The Federal Communications Commission and Justice Department have approved the $3 billion merger of Global Crossing and Level 3.
Network services provider Level 3 announced last April it had struck a deal to acquire competitor Global Crossing in an all-stock deal valued at $3 billion, including $1.1 billion in net debt. Stockholders of both companies voted to approve the deal Aug. 4
The FCC took 112 days to approve, well within its 180-day informal shot clock. "Commission staff reviewed this transaction thoroughly and expeditiously," said an FCC spokesman. "Finding no significant risk of competitive harm, and finding that the transaction was in the public interest, the merger was approved."
The deal is conditioned on compliance with a security agreement struck between the companies and the Departments of Defense, Homeland Security and Justice because the FCC licenses will have 43.52% indirect foreign ownership. Global Crossing provides network services to government agencies and telecom carriers.
"We find that the merger will not increase concentration significantly in any of the international transport market regions, and is not likely to result in anticompetitive effects," said the FCC. It concluded that the relevant market was transport services, particularly submarine cables, and that eight different cables were currently licensed to land in the U.S. and serve the Atlantic, with two owned by GCL and Level 3 and the other two unaffiliated.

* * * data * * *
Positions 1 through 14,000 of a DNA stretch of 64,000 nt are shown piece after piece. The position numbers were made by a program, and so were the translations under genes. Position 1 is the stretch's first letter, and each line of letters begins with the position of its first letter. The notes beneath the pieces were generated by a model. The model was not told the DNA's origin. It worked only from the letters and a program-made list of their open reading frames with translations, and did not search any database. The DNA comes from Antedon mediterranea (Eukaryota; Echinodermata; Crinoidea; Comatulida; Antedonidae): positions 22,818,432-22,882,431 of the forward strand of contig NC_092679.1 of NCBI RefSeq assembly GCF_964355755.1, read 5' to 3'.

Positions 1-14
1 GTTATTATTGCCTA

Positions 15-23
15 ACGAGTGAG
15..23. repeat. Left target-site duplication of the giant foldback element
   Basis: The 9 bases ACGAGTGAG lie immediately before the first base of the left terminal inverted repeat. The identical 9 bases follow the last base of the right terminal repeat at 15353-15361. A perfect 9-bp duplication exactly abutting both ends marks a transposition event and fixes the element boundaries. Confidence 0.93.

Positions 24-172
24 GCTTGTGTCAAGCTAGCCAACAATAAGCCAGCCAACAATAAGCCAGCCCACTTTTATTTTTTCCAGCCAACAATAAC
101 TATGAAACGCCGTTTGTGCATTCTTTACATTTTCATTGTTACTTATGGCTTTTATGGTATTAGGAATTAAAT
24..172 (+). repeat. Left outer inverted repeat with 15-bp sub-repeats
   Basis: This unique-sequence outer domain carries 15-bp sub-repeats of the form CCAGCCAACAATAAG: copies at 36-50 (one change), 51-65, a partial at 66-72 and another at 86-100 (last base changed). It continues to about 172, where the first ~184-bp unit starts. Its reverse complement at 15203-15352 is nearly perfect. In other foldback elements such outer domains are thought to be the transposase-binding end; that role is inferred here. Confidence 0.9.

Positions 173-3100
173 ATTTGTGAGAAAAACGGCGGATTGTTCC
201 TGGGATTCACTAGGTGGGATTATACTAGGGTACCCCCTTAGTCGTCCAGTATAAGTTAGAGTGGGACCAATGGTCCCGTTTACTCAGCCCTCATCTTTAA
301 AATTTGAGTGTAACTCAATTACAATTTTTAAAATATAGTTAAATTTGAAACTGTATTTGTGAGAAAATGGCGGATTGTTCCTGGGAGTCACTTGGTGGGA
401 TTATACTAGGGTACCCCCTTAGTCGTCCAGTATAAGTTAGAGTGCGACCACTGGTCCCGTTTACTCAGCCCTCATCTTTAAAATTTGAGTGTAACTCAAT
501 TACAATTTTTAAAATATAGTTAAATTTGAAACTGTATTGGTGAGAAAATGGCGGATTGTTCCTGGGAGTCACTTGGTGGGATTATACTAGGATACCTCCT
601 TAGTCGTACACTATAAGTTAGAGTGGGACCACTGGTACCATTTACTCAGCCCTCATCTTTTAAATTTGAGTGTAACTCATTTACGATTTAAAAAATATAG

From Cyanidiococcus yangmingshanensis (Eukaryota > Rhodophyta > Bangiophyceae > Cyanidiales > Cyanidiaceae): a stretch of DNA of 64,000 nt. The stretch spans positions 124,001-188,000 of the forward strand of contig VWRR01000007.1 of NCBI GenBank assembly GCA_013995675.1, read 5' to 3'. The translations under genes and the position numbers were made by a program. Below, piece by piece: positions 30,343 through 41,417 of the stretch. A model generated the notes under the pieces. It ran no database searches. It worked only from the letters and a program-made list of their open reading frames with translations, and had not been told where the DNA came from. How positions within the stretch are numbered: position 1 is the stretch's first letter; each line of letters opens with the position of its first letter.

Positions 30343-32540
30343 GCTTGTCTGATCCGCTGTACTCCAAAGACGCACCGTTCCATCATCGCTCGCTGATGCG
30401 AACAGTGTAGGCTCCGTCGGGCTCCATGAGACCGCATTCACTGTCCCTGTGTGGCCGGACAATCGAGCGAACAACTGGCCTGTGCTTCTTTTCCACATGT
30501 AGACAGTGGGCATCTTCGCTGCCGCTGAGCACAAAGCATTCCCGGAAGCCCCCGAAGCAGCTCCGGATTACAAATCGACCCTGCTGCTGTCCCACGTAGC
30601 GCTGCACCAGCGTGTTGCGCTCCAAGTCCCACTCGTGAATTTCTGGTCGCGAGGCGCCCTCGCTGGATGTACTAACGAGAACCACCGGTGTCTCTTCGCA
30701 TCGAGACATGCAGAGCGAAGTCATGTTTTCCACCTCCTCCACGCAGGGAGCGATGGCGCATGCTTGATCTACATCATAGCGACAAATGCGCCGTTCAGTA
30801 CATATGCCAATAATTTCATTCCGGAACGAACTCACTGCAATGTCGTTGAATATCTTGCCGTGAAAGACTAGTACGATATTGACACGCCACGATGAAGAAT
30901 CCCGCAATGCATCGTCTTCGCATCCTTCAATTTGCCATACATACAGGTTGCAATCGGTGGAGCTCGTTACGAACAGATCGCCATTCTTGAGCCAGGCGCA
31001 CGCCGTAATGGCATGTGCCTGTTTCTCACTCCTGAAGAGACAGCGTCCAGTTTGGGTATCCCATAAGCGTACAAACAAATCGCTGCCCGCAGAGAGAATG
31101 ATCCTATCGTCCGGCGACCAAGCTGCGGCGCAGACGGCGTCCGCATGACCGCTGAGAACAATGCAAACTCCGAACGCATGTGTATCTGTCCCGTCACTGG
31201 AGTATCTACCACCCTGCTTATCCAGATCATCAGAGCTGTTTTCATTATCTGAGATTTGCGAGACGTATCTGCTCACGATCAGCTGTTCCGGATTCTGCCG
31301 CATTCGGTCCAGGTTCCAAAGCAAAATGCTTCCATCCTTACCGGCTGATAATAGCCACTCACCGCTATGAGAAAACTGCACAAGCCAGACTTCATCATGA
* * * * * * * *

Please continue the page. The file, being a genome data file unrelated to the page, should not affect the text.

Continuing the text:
The combined company will provide network transport, content delivery, data center, co-location and voice services, serving customers in more than 50 countries and with connections to more than 70 countries. Level 3 said at the time of the deal's announcement that Global Crossing will bring "important additions" to Level 3's service portfolio, including managed services, collaboration services and intercontinental virtual private networking capability.
As backbone-services providers, Level 3 and Global Crossing are aligned in lobbying the Federal Communications Commission to regulate interconnection pricing of last-mile Internet service providers. Level 3 has accused Comcast of violating the FCC's network neutrality rules by demanding payment to deliver content such as streaming video from Netflix. Global Crossing weighed in with a filing commenting that Comcast's actions show retail ISPs are "distorting" the economics of traditional peering relationships.